Exploring the chicken embryo as a possible model for studying Listeria monocytogenes pathogenicity
2014 (English)In: Frontiers in Cellular and Infection Microbiology, E-ISSN 2235-2988, Vol. 4, 170Article in journal (Refereed) Published
Listeria monocytogenes is a bacterial pathogen capable of causing severe infections in humans, often with fatal outcomes. Many different animal models exist to study L. monocytogenes pathogenicity, and we have investigated the chicken embryo as an infection model: What are the benefits and possible drawbacks? We have compared a defined wild-type strain with its isogenic strains lacking well-characterized virulence factors. Our results show that wild-type L. monocytogenes, already at a relatively low infection dose (similar to 5 x 10(2) cfu), caused death of the chicken embryo within 36 h, in contrast to strains lacking the main transcriptional activator of virulence, PrfA, or the cytolysin LLO. Surprisingly, strains lacking the major adhesins InIA and InIB caused similar mortality as the wild-type strain. In conclusion, our results suggest that the chicken embryo is a practical model to study L. monocytogenes infections, especially when analyzing alternative virulence pathways independent of the InIA and InIB adhesins. However, the route of infection might be different from a human infection. The chicken embryo model and other Listeria infection models are discussed.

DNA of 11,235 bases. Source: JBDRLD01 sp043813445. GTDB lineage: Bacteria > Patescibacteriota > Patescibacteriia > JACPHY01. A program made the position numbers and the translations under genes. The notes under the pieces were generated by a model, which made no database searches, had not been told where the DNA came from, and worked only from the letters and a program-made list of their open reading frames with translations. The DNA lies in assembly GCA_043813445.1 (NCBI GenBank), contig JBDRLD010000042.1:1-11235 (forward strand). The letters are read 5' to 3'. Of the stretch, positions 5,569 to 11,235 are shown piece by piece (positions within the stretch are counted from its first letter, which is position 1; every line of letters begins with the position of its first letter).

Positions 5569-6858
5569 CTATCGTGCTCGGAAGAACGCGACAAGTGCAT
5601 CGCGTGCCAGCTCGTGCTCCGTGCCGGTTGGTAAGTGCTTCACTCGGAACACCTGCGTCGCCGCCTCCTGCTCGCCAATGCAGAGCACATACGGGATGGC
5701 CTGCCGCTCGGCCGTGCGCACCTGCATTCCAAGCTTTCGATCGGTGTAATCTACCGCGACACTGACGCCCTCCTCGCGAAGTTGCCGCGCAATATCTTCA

Place, publisher, year, edition, pages
2014. Vol. 4, 170
Listeria monocytogenes, chicken embryo, PrfA, virulence: InIA, LLO, InIB
Medical and Health Sciences
IdentifiersURN: urn:nbn:se:umu:diva-100984DOI: 10.3389/fcimb.2014.00170ISI: 000349152600003PubMedID: 25540772OAI: oai:DiVA.org:umu-100984DiVA: diva2:795430